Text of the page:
C3 Takes the World Environment Day “Beat Plastic Pollution” Challenge

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Could you go one day without using plastic? 

The theme of this year’s World Environment Day was “Beat Plastic Pollution,” a call-to-action that encouraged people worldwide “to consider how we can make changes in our everyday lives to reduce the heavy burden of plastic pollution on our natural places, our wildlife – and our own health.”

In recognition of the day, the C3 team challenged themselves to go plastic-free for one day.

The theme itself is timely. From Starbucks to Alaska Airlines, a growing number of cities and businesses across the U.S. are committing to a phase-out of single-use plastic straws. That includes Charlottesville, where local citizens have organized an effort to eliminate the use of plastic straws in the city in favor of non-plastic solutions. If you’re interested in doing your part as a consumer, consider straw alternatives like paper, glass, bamboo, metal, steel, and silicone straws – or no straw at all!  

As a whole, by opting to consume less plastic and choose plastic-free alternatives, we demonstrate a commitment to cutting back on landfill waste and overall plastic pollution, protecting marine life, and reducing our carbon footprint, which means a healthier environment in which we can all live.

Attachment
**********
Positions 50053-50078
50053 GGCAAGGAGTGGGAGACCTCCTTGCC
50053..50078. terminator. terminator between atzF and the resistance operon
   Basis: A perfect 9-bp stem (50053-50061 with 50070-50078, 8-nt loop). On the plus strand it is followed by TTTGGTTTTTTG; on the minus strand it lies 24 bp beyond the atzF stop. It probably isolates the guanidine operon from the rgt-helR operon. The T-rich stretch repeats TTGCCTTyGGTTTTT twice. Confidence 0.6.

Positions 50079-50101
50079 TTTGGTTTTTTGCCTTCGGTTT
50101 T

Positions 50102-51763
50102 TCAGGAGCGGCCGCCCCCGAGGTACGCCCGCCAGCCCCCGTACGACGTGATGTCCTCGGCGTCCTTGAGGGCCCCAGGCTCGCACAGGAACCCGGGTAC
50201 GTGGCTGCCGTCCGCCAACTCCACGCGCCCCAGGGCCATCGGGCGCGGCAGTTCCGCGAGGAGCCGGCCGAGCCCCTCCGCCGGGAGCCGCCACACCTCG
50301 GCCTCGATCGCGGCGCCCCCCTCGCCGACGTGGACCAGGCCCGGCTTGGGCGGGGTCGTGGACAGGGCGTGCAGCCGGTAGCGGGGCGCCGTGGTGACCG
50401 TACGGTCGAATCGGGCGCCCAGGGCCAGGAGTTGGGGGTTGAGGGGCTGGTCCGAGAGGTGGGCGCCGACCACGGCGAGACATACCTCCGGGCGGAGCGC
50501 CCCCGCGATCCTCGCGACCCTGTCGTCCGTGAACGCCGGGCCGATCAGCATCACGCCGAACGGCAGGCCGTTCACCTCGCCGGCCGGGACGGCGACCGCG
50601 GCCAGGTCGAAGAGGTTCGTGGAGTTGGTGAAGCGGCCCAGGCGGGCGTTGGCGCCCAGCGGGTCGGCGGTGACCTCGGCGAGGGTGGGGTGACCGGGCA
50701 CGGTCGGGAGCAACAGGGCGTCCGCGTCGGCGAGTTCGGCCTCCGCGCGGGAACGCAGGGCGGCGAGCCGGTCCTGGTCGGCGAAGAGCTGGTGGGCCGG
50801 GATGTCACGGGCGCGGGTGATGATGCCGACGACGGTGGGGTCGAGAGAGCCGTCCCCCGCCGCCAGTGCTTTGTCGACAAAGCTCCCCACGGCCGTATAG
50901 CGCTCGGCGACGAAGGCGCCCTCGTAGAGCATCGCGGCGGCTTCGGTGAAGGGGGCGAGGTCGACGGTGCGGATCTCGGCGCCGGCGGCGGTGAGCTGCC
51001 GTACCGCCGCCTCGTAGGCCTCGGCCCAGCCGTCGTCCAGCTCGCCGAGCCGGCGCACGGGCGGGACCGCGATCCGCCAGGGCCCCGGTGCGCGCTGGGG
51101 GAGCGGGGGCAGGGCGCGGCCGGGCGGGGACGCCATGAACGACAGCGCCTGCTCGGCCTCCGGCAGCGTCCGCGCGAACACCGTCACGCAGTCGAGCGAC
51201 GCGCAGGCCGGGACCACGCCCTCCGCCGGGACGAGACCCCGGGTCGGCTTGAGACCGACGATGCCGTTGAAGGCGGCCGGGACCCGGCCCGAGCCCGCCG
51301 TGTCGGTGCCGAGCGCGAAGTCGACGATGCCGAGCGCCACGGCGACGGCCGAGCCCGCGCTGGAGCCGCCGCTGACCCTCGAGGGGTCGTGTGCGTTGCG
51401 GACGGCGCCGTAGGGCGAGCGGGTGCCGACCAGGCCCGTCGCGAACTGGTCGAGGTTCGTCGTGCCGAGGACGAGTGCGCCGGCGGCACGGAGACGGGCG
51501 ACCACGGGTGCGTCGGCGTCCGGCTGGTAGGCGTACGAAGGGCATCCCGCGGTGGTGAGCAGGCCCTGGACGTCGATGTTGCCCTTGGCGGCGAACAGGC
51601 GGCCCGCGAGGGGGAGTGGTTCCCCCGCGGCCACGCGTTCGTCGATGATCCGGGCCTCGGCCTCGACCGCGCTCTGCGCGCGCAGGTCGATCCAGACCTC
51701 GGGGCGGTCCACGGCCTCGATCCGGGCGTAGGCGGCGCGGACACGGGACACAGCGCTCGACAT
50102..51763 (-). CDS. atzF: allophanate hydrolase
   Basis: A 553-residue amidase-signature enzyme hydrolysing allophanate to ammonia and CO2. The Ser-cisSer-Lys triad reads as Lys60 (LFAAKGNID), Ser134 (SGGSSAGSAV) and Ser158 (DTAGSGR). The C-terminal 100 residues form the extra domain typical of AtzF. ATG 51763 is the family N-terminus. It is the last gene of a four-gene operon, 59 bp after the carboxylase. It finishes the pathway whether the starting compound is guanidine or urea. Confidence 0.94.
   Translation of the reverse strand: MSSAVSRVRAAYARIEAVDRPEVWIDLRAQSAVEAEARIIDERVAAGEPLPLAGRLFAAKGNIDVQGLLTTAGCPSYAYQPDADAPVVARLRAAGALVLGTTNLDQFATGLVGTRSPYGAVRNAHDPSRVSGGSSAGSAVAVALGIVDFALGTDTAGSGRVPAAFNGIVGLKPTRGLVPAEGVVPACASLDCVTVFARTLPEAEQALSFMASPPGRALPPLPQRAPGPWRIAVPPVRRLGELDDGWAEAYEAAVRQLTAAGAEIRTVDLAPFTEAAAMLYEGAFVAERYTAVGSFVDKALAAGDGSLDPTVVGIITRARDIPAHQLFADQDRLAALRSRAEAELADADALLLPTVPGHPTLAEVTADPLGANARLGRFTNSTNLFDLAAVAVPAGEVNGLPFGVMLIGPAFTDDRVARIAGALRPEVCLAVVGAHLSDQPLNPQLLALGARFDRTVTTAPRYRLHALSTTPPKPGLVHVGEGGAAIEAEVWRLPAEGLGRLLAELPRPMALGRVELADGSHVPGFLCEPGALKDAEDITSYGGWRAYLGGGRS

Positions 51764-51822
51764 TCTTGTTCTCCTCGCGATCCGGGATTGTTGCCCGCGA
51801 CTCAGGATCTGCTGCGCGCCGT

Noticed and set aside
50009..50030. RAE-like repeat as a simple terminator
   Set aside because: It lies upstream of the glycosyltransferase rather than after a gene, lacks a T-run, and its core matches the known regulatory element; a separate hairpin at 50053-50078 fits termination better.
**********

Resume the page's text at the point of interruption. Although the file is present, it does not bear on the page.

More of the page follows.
In practice, the C3 team learned that jettisoning plastic for just one day was harder than expected. 

“Plastic is so salient that we don't recognize its constant presence until a challenge like this one forces it to the front of our mind,” says Michael Bateman, C3 Program Development Assistant. “When you're looking for it, you notice that everything is made of plastic. Turning off my alarm in the morning, I noticed my phone, and its case, were plastic. Brushing my teeth, the toothpaste tube and brush were plastic. My bike's shifters and water bottle holders are made of plastic – even my reusable water bottle is a hard plastic,” he says. For his part in the office-wide challenge, Bateman focused on not purchasing or adding any new plastic to his daily routine. 

The challenge also brought the ubiquity of plastic into focus for Lena Lewis, C3 Program Manager, especially when it came to meal prep. 

“As soon as I started preparing food, I was touching disposable plastic. This was the biggest lesson for me: the modern method of packaging food centers on plastic. I pack our lunches in reusable plastic containers and reusable lunch bags, and I bring reusable cloth bags to the grocery store,” she says. “But the food itself is packaged in plastic, much of which cannot be recycled. I would have to think carefully about how to purchase food without purchasing single-use plastic along with it.”